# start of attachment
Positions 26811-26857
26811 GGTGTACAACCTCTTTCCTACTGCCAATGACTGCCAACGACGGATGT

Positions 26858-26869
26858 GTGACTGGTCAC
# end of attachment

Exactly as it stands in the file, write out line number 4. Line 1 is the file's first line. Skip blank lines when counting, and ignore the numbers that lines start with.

26858 GTGACTGGTCAC